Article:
Allosteric Models for Cooperative Polymerization of Linear Polymers
In the cytoskeleton, unfavorable nucleation steps allow cells to regulate where, when, and how many polymers assemble. Nucleated polymerization is traditionally explained by a model in which multistranded polymers assemble cooperatively, whereas linear, single-stranded polymers do not. Recent data on the assembly of FtsZ, the bacterial homolog of tubulin, do not fit either category. FtsZ can polymerize into single-stranded protofilaments that are stable in the absence of lateral interactions, but that assemble cooperatively. We developed a model for cooperative polymerization that does not require polymers to be multistranded. Instead, a conformational change allows subunits in oligomers to associate with high affinity, whereas a lower-affinity conformation is favored in monomers. We derive equations for calculating polymer concentrations, subunit conformations, and the apparent affinity of subunits for polymer ends. Certain combinations of equilibrium constants produce the sharp critical concentrations characteristic of cooperative polymerization. In these cases, the low-affinity conformation predominates in monomers, whereas virtually all polymers are composed of high-affinity subunits. Our model predicts that the three routes to forming HH dimers all involve unstable intermediates, limiting nucleation. The mathematical framework developed here can represent allosteric assembly systems with a variety of biochemical interpretations, some of which can show cooperativity, and others of which cannot.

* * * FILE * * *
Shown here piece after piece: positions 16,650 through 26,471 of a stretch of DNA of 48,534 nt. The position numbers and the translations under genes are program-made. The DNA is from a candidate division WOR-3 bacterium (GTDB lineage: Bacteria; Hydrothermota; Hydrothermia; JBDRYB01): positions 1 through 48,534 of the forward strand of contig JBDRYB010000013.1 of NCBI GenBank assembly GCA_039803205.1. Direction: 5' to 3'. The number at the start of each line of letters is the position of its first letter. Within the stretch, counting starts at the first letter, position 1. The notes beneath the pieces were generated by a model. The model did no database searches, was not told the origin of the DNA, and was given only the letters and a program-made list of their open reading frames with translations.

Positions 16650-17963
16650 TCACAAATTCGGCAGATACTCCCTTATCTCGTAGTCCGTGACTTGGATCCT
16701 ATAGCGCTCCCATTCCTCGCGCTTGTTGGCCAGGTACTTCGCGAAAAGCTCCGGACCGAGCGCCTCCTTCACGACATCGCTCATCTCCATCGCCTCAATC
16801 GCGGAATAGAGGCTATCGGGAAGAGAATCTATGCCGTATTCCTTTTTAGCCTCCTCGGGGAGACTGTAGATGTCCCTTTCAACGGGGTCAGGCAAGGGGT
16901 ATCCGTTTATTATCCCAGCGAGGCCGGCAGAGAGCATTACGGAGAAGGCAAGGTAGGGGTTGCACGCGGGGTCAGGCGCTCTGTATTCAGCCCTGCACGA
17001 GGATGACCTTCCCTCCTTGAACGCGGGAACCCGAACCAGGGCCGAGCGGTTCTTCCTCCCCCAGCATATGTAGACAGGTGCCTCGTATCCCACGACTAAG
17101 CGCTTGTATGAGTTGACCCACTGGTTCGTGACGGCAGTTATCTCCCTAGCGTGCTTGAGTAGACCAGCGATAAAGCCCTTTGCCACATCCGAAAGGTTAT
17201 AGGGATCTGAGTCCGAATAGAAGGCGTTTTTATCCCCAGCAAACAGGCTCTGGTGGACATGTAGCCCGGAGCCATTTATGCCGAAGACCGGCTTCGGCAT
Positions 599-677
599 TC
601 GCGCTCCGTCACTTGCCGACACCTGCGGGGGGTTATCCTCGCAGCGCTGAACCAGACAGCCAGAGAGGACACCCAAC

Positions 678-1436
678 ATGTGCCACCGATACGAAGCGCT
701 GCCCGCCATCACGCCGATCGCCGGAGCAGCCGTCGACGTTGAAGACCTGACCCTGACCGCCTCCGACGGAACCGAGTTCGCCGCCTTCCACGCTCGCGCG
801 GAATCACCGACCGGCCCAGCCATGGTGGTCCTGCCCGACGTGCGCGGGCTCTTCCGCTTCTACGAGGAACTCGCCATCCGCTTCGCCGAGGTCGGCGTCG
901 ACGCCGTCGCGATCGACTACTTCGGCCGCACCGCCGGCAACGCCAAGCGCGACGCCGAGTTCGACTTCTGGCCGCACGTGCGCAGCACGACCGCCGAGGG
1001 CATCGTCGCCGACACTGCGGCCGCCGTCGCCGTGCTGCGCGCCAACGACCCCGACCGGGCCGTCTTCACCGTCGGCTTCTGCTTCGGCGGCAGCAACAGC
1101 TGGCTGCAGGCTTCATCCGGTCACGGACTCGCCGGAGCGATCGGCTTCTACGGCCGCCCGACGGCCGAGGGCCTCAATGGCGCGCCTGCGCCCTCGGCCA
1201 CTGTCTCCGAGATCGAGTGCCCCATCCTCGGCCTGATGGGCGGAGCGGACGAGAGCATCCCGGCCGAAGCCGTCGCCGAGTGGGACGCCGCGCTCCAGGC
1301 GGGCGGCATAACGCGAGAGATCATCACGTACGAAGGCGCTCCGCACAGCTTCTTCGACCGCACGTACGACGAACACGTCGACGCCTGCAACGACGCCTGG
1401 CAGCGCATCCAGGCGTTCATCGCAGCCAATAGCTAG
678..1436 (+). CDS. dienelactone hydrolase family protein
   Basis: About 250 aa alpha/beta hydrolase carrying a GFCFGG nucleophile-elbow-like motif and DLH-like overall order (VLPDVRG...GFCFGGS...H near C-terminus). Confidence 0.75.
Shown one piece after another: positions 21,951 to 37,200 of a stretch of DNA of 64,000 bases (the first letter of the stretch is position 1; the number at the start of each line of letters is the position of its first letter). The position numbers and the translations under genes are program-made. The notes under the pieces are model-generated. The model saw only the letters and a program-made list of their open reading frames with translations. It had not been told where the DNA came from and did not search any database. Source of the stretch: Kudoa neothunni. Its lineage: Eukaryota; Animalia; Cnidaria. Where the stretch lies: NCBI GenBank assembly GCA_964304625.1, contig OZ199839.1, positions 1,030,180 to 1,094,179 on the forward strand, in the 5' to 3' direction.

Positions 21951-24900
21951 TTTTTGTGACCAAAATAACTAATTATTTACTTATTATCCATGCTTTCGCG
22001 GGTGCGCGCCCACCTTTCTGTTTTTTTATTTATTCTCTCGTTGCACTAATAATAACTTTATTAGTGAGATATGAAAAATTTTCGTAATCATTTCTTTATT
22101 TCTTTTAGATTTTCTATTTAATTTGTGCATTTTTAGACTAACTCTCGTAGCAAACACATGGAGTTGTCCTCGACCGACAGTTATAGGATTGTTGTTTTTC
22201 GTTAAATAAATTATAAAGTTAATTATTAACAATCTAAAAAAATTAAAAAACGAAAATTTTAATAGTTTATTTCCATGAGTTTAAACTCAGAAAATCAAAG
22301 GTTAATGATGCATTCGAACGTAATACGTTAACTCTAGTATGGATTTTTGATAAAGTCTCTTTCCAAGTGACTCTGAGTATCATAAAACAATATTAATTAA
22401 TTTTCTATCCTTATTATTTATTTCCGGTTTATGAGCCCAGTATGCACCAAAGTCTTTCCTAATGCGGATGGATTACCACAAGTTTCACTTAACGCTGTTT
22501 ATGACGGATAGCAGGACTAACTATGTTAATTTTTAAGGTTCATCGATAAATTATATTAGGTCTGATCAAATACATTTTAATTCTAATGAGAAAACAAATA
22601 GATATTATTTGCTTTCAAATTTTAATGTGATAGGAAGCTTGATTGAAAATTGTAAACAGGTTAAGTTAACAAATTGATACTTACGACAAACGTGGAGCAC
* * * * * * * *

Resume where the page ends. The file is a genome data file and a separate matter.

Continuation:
Miraldi, E., P. Thomas, and L. Romberg. 2008. "Allosteric Models for Cooperative Polymerization of Linear Polymers." Biophysical Journal 95(5): 2470-2486.